I Still Like It Real…So Sue Me…

October 5, 2011

I still love the feeling of getting up very early (before 5:00 AM) and going out to the driveway to get the two newspapers we receive each morning. I love taking the wrappers off and feeling the actual newsprint as I separate and order the sections in the order I want to read them. And later setting aside the ones I know my wife Lauren likes, so she can just dive in. I really like doing that. (When she joins me, it’s even better!) Sitting down then with those newspapers for thirty or forty minutes–and a couple of cups of coffee–while the rest of the house and most of my corner of the world is still snugly asleep is a constant source of joy and comfort in my life.

Sure, I know that some of that news has already been superseded by subsequent events but I don’t feel like I need to know absolutely everything in real time. Soon enough, I’ll open my computer for business reasons and find out the latest “breaking news” but, in the wee hours, I’m OK with being a few hours behind the curve.

I still love reading a real book or magazine, too. Sure, I know how easy and convenient Kindles, etc. are, but, to me, they are cold, electronic devices that probably do indeed make the actual process of reading quicker and easier, but at the cost of the charm and the feel of  something real  in my hands. I wonder how soon bookshelves will become as anachronistic as pay phones?

Even though I do sometimes watch movies on my computer for my work, I really dislike the whole process. Most movies are not made to be seen on a computer; hence, my “right on, you go” support for Regal Cinema’s “Go Big or Go Home” campaign. Oh, and Netflix basically just told those of us who don’t like digital downloads that we are second class citizens. Thanks for that, guys. Great PR idea. Not.

As you might have guessed by now, I really have a problem with the overuse of technology in general because I think that  all the emails, texting, facebooking, tweeting, etc. are seriously diminishing our ability to really communicate as human beings. Perhaps less important, but still regrettable, is the fact that so many people seem to have lost the ability to spell. “Ur” is texting’s version of “you are.” Ugh. Oops. Maybe that should be “ug”.

In my heart, I feel that there a lot of us out here in baby boomer land who are not as enamored as others are of the “virtual” technological epidemic of our times.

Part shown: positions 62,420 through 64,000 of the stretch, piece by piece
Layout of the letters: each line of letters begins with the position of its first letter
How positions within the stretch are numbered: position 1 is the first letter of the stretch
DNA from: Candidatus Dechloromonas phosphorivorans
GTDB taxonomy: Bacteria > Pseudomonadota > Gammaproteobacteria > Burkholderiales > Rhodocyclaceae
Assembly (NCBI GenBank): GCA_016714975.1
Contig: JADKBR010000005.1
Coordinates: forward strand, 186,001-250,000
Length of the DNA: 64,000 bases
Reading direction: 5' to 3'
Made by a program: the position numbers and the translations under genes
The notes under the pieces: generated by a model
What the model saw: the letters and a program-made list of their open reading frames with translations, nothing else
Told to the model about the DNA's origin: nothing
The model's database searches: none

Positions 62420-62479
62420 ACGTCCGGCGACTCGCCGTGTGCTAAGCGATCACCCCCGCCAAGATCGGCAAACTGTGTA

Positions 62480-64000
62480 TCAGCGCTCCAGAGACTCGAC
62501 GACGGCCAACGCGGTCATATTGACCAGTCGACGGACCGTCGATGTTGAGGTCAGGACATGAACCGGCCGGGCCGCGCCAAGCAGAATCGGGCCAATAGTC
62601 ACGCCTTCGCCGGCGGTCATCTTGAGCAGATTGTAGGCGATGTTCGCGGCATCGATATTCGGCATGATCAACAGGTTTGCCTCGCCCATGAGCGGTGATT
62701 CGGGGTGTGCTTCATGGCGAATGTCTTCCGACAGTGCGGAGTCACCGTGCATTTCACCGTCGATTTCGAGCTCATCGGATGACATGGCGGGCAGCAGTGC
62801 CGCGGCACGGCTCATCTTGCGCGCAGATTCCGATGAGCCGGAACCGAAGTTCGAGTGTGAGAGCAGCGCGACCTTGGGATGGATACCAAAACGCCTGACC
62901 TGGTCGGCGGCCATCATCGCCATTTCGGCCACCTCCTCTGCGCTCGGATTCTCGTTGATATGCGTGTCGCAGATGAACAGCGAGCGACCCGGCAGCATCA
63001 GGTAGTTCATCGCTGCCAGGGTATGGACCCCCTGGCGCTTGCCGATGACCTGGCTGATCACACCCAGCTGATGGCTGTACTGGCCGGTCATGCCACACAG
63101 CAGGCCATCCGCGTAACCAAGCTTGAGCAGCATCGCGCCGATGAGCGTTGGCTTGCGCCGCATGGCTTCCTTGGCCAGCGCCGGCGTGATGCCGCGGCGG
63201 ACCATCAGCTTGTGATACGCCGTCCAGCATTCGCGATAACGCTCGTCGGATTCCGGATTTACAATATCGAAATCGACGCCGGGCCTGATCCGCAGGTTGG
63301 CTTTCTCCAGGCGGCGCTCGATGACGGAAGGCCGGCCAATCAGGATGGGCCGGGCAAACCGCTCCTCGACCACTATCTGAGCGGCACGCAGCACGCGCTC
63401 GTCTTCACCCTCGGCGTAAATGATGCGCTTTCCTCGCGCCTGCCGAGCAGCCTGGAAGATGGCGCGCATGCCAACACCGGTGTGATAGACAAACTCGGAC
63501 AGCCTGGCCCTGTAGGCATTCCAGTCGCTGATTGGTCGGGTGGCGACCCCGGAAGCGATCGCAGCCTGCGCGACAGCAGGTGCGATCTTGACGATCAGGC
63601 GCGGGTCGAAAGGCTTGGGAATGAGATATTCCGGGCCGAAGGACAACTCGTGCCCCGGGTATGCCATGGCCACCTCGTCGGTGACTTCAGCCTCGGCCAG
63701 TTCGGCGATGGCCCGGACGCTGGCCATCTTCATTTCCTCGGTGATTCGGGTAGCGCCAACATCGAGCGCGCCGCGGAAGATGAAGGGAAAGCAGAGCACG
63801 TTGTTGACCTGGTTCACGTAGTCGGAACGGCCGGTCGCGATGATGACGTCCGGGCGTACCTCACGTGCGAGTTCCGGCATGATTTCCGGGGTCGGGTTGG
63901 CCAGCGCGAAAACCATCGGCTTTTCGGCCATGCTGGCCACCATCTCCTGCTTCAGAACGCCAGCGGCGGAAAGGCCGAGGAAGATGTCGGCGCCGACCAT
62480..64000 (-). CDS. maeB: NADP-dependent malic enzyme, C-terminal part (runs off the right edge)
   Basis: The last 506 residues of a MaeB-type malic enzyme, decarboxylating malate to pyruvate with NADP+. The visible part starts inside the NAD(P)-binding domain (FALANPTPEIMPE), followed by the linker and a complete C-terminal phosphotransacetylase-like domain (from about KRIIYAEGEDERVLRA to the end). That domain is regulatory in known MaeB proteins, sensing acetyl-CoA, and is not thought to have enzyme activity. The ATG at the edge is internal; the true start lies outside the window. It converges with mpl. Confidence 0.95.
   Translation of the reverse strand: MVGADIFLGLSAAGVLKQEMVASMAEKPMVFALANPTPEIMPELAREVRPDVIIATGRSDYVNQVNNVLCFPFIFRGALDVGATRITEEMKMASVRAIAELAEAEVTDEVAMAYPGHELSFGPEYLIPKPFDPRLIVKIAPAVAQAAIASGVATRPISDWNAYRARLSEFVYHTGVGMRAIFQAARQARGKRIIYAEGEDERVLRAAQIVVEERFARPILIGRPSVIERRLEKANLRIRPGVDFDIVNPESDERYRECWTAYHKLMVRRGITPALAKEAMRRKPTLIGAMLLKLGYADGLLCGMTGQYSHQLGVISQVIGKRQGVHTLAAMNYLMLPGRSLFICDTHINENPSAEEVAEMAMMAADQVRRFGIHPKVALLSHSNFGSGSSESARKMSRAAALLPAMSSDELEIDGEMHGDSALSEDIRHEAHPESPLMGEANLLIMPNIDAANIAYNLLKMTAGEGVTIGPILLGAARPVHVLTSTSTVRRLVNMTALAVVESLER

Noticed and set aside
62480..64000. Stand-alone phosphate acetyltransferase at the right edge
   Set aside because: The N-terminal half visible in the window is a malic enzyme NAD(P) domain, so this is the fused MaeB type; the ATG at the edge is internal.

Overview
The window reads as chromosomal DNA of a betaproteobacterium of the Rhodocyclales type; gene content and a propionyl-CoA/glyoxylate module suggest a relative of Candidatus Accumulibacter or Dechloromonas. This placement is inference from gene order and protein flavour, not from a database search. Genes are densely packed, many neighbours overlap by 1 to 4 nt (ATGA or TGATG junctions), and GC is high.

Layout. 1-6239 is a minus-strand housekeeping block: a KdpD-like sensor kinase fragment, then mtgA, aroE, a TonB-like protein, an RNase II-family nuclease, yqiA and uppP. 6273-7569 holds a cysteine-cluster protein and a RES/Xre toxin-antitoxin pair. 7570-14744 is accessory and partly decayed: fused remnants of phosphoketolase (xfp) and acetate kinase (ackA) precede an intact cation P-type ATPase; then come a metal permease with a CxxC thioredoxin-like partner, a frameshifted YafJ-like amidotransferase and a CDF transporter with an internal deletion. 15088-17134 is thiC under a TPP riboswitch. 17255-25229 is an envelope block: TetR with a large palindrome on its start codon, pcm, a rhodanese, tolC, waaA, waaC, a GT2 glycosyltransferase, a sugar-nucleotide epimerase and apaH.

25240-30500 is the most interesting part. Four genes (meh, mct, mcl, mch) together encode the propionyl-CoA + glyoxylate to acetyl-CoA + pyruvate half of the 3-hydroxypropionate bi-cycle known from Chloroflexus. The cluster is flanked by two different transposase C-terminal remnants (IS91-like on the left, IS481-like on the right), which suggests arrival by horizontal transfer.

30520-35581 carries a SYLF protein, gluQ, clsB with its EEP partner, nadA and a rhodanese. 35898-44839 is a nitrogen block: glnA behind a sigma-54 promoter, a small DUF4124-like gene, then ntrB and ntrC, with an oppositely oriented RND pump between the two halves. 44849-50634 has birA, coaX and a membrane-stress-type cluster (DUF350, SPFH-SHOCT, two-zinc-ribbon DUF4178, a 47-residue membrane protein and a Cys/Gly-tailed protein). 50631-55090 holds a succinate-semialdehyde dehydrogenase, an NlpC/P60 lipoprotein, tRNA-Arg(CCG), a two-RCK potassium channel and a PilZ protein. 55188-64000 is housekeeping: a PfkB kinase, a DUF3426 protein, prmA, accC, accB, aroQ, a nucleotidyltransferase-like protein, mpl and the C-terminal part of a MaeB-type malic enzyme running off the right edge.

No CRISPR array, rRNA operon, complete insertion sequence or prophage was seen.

I for one still like it real.

What do you think?

 

{ 1 comment… read it below or add one }

Asha Hawkesworth October 5, 2011 at 9:10 am

I like a lot of the new technology, but I also really look forward to my newspaper over coffee in the morning. I don’t think it has to be either/or. I don’t think the physical books, papers, music, etc. will go away entirely… Well, the music CD might. I would never watch a film on my computer. We did that once, because it was a sneak preview, and that was the only way we could view it. Miserable. We do have a Roku box, however, so we can watch the digital content on our TV. We love it.

For home, I think we’re heading toward having our digital content in the “cloud.” Our music will live in the cloud, accessible anywhere. Our movies will live there, too. We’re considering buying kids’ shows from Amazon that way because frankly our kids are too rough on the DVDs. (Harry broke one.) So really, I think our delivery method is changing, but we’ll still need and want the content. I don’t think that the cinema experience will go away, either.

When I lived in Austin, some folks started an independent theater downtown that had a great formula, sort of like what they do at the Baghdad here. They put tables in the theater, waited on you in the theater (it did not interrupt the film experience at all), and instead of ads before the film, they showed a half-hour of related content that was often amusing. For example, before “Death to Smoochy,” they showed an episode of “Barney.” They also made their own hilarious ad spots about NO talking or cell phones, or they’ll take you out. And they will. They were so successful that they opened two other theaters, and my husband (at the time) and I went to a movie every single week, even if we weren’t that interested in the film. It was just really fun to do, and often our friends would meet us there. Good times.

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